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Machine learning classifiers trained via gradient descent are vulnerable to arbitrary misclassification attack

Vulnerability Note VU#425163

Original Release Date: 2020-03-19 | Last Revised: 2020-06-04


Machine learning models trained using gradient descent can be forced to make arbitrary misclassifications by an attacker that can influence the items to be classified. The impact of a misclassification varies widely depending on the ML model's purpose and of what systems it is a part.


This vulnerability results from using gradient descent to determine classification of inputs via a neural network. As such, it is a vulnerability in the algorithm. In plain terms, this means that the currently-standard usage of this type of machine learning algorithm can always be fooled or manipulated if the adversary can interact with it. What kind or amount of interaction an adversary needs is not always clear, and some attacks can be successful with only minor or indirect interaction. However, in general more access or more interaction options reduce the effort required to fool the machine learning algorithm. If the adversary has information about some part of the machine learning process (training data, training results, model, or operational/testing data), then with sufficient effort the adversary can craft an input that will fool the machine learning tool to yield a result of the adversary's choosing. In instantiations of this vulnerability that we are currently aware of, "sufficient effort" ranges widely, between seconds and weeks of commodity compute time.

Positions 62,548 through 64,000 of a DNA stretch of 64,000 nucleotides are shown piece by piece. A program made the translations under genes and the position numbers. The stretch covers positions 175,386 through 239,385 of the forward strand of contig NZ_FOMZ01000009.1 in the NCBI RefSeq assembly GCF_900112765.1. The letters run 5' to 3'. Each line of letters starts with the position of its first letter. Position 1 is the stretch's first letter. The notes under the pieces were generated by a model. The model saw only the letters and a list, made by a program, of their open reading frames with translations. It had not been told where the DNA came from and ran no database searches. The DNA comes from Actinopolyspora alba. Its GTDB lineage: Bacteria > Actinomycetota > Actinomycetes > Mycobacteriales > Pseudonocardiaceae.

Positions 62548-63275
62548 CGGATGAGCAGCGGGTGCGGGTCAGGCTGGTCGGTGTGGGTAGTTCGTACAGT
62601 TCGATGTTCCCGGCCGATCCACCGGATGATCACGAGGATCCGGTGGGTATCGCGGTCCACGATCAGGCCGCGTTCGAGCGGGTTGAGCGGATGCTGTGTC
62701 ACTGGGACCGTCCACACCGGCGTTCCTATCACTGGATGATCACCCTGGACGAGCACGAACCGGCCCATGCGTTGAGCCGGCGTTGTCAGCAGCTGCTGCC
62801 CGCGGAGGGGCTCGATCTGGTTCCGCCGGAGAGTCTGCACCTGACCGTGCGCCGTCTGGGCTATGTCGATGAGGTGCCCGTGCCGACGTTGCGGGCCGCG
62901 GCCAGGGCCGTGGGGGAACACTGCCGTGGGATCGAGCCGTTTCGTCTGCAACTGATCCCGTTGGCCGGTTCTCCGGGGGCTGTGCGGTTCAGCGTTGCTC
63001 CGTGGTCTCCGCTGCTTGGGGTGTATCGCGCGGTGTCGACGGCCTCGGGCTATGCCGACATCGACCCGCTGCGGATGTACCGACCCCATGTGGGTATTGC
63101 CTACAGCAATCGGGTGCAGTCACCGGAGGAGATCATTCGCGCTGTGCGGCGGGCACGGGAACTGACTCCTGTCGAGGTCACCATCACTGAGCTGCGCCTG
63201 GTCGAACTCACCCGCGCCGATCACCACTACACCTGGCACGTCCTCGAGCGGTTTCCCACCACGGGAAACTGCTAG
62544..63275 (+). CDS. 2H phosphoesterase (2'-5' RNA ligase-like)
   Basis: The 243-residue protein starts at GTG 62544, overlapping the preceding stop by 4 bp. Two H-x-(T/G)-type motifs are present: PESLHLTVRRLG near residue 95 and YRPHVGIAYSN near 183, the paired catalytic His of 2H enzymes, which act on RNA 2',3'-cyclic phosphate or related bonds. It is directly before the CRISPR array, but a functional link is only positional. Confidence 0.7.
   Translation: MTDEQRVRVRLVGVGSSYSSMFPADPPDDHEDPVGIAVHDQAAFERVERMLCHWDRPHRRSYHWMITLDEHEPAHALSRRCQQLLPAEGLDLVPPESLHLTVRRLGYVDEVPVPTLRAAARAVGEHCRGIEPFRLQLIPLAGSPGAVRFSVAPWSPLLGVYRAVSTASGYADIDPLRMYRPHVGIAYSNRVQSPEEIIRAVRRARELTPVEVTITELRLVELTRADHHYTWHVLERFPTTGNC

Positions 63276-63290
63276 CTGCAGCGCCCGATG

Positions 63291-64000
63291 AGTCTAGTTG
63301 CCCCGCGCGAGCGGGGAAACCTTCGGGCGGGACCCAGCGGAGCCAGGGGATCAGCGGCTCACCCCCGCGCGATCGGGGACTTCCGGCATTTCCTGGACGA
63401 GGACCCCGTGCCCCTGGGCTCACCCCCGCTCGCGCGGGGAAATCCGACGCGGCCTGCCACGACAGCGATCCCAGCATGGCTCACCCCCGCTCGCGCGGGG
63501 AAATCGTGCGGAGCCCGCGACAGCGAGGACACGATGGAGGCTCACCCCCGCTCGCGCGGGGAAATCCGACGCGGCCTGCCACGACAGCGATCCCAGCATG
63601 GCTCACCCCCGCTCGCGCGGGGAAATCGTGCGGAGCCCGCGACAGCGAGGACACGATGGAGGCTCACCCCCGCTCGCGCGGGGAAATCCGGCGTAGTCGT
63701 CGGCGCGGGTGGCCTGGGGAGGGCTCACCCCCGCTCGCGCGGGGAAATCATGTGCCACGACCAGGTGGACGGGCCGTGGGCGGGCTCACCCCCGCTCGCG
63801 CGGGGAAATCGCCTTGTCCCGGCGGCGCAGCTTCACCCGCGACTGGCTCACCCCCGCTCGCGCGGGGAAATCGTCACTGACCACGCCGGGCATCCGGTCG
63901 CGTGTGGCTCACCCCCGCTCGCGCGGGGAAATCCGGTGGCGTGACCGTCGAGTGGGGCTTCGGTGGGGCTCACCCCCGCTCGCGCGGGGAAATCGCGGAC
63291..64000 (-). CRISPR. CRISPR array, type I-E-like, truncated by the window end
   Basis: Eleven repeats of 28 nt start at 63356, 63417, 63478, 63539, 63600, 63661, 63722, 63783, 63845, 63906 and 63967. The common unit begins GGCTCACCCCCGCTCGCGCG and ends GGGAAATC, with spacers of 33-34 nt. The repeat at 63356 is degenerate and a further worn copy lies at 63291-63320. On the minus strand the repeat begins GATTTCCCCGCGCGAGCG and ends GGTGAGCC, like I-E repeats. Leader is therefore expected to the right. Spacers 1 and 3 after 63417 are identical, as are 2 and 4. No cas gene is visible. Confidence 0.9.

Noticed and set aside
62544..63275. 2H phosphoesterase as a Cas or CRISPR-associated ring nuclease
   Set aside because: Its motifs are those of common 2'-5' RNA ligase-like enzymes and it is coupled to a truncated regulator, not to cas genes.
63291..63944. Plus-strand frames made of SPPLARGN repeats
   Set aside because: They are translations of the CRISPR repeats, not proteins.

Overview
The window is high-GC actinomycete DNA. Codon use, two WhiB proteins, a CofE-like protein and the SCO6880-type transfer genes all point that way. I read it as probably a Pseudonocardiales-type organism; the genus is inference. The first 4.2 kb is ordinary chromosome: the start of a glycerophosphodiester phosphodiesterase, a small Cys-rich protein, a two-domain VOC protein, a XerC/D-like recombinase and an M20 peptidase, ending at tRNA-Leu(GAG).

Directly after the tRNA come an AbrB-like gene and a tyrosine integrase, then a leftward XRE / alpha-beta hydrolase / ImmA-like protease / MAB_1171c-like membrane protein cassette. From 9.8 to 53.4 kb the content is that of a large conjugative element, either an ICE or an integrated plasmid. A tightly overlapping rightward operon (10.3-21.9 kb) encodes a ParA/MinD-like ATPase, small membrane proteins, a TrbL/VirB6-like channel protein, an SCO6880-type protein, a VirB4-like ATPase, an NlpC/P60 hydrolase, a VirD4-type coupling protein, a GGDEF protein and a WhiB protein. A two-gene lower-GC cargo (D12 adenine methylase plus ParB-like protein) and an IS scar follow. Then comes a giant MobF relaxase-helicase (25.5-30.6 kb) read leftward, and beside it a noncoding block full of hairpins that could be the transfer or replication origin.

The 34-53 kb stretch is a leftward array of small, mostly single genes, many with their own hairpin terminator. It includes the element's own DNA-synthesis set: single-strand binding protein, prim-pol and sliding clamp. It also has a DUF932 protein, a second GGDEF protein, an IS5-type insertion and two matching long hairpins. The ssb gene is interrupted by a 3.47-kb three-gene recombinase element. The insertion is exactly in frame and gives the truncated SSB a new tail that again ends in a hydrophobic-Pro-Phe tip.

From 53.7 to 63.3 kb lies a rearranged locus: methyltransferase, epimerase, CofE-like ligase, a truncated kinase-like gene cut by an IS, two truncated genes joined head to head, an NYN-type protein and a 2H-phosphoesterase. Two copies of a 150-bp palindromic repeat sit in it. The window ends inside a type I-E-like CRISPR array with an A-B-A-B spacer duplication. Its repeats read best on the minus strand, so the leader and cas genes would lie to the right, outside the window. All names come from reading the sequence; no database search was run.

Within the taxonomy by Kumar et al., such misclassifications are either perturbation attacks or adversarial examples in the physical domain. There are other kinds of failures or attacks related to ML systems, and other ML systems besides those trained via gradient descent. However, this note is restricted to this specific algorithm vulnerability. Formally, the vulnerability is defined for the following case of classification.

Let \(x\) be a feature vector and \(y\) be a class label. Let \(L\) be a loss function, such as cross entropy loss. We wish to learn a parameterization vector \(\theta\) for a given class of functions \(f\) such that the expected loss is minimized. Specifically, let

\[\theta_{\star} = min_\theta \mathop{\mathbb{E}}_{x,y} L\left(f\left(\theta, x\right), y\right) \]

In the case where \(f\left(\theta,x\right)\) is a neural network, finding the global minimizer \(\theta_{\star}\) is often computationally intractable. Instead, various methods are used to find \(\hat{\theta}\) which is a "good enough" approximation. We refer to \(f\left(\hat{\theta}, .\right)\) as the fitted neural network.

If stochastic gradient descent is used to find \(\hat{\theta}\) for the broadly defined set of \(f\left(\theta,x\right)\) representing neural networks, then the fitted neural network \(f\left(\hat{\theta}, .\right)\) is vulnerable to adversarial manipulation.

Specifically, it is possible to take \(f\left(\hat{\theta}, .\right)\) and find an \(x'\) such that the difference between \(x\) and \(x'\) is smaller than some arbitrary \(\epsilon\) and yet \(f\left(\hat{\theta}, x\right)\) has the label \(y\) and \(f\left(\hat{\theta}, x'\right)\) has an arbitrarily different label \(y'\).

The uncertainty of the impact of this vulnerability is compounded because practitioners and vendors do not tend to disclose what machine learning algorithms they use. However, training neural networks by gradient descent is a common technique. See also the examples in the impact section.